As I'm launching into practice, I've been going through my notes on things I need to do after I'm licensed. Some of the tasks include:
- Apply for Disability Insurance
- Sign up for WellPDX (a local marketing site for alternative healthcare providers)
- Work on insurance panel applications (no thanks!)
Another task was "Sign up for Who's My Doctor." I figured it was another marketing site, or something like HealthGrades.com where patients rate the doctor.
I checked it out, and was surprised that it's something quite different. Who's My Doctor is now a petition called Total Transparency in Medicine. It stems from a project by Dr. Leana Wen to encourage doctors to disclose important information to their patients. (Watch her TED Talk above.)
This includes information such as whether they receive payments from pharmaceutical companies, their opinions on women's rights in regards to their health, whether they plan to do everything in their power to delay death, or whether they respect a patient's decision to die peacefully.
This information is not readily shared by many doctors. In fact, as you'll hear in the TED Radio Hour segment below, many doctors vehemently disagreed with her petition and even desired her physical harm for what she was proposing.
I've long had concerns with conflict of interest in medicine. It was a small factor directing me to chiropractic - this common complaint that medical doctors are in the pockets of the pharmaceutical companies, that they get treated to expensive dinners and luxurious weekend getaways for prioritizing a particular drug, or even prescribing it when not medically necessary.
The great secret is that chiropractors are just as subject to conflict of interest – perhaps to a lesser degree, or at least slightly lower earning potintial.
Take herbal supplements, for example. Many chiropractors sell nutritional supplements in their office - often at standard retail mark-up of 50%. That means half of the price you pay, goes into the pockets of the business. Supplements are a a $40-100 billion dollar industry in the U.S., and this says nothing of the rehab tools, cervical pillows, kinesiology tape, etc.
Research suggests chiropractors are just as subject to over-prescribing these products whether they earn a profit or not. 1
A great example of this is Dr. Dan Murphy's anti-aging protocol, which I wrote about in 2014. Dr. Murphy is a consultant for NutriWest and teaches seminars on a variety of topics. He's engaging, quick-witted, almost certainly has an eidetic memory, and speaks so quickly and convincingly you barely have an opportunity to critically evaluate what he's saying.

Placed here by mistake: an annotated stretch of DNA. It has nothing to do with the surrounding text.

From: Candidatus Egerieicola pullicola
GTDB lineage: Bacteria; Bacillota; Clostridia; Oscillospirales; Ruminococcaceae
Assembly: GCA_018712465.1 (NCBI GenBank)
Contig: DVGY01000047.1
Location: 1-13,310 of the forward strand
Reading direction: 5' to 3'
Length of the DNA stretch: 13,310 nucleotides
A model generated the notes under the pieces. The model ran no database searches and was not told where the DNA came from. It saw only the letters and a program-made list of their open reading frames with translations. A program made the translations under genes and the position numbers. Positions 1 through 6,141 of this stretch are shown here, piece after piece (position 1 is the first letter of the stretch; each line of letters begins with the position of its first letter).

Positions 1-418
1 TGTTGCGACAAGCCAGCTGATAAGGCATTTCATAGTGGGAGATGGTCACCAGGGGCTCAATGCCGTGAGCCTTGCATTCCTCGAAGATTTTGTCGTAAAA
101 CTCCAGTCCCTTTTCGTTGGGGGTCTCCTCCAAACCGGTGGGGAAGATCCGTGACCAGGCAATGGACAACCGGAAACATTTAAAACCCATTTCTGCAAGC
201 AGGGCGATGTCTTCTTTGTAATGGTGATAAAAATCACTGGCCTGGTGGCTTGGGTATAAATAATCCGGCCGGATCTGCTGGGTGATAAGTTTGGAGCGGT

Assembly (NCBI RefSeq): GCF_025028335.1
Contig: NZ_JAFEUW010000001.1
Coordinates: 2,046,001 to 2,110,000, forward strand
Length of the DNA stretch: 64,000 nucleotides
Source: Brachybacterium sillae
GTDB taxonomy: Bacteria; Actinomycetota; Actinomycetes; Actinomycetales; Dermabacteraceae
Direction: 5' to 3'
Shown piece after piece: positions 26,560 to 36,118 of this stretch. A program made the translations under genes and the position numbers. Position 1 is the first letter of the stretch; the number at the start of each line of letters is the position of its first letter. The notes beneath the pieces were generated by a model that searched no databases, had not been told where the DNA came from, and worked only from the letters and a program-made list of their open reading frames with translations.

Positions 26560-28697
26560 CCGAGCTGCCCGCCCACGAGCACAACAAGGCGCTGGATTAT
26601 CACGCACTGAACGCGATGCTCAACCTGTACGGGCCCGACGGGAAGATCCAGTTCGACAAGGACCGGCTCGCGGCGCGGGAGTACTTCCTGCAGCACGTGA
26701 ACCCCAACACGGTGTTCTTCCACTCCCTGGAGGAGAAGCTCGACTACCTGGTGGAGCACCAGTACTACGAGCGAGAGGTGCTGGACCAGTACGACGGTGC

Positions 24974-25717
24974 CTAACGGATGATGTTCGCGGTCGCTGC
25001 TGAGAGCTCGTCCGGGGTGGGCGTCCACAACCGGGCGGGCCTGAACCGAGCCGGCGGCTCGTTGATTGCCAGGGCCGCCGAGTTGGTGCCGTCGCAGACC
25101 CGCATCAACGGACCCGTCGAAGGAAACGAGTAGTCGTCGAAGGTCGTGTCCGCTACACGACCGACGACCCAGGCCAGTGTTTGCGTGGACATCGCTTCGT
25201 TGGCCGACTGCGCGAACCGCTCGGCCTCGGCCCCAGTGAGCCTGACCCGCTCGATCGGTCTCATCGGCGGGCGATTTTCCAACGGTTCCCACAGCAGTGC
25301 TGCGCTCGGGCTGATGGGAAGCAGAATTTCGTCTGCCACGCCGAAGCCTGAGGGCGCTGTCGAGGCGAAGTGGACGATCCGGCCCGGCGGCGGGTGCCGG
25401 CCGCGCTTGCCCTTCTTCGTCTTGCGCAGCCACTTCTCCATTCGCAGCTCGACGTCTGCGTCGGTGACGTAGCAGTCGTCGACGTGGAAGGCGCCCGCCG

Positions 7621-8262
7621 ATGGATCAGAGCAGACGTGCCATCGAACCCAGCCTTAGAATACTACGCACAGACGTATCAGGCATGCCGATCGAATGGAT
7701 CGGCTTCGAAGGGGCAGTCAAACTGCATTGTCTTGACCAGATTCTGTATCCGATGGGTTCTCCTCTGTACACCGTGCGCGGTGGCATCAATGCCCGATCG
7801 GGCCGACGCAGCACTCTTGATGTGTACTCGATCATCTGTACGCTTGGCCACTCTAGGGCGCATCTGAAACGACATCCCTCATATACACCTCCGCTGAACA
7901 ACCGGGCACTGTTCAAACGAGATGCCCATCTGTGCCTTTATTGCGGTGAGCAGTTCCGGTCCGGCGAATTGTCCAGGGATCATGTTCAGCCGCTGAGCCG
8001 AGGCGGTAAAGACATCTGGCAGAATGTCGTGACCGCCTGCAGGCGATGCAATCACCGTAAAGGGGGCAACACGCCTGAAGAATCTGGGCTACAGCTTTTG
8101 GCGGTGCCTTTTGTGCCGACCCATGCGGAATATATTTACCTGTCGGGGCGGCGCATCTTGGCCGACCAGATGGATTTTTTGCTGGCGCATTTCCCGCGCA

In a continuing education seminar I attended, he recommended a list of supplements for brain health and anti-aging. I took the liberty of calculating the monthly cost of these 10 supplements and was astonished at the result.
$523.33 per month
And that is just for one person.
To address these personal concerns and minimize conflict of interest with recommending supplements, I've looked for tools to separate profit from recommendations.
FullScript (formerly HealthWave) is a great tool for prescribing and recommending supplements to patients without dealing with the hassle of inventory. I can choose the price-point - any where from at cost (0% profit, but 30% discount to the patient) to MSRP (30% profit, no discount). I can also include dose recommendation, educational information in the form of attached info sheets or links to research and videos.
I also currently provide K-Tape for free. Once my practice gets busier I will likely adopt the model of having patients pay retail or wholesale cost for a roll and then include the application of tape in my treatment cost.
I know many colleagues disagree, though I am interested in hearing their thoughts.
Even more, I'd be curious to hear what patients think of their doctors providing products, supplements, rehab tools, etc. in their clinic.
Does it worry you that your doctor may have a conflict of interest in their treatment?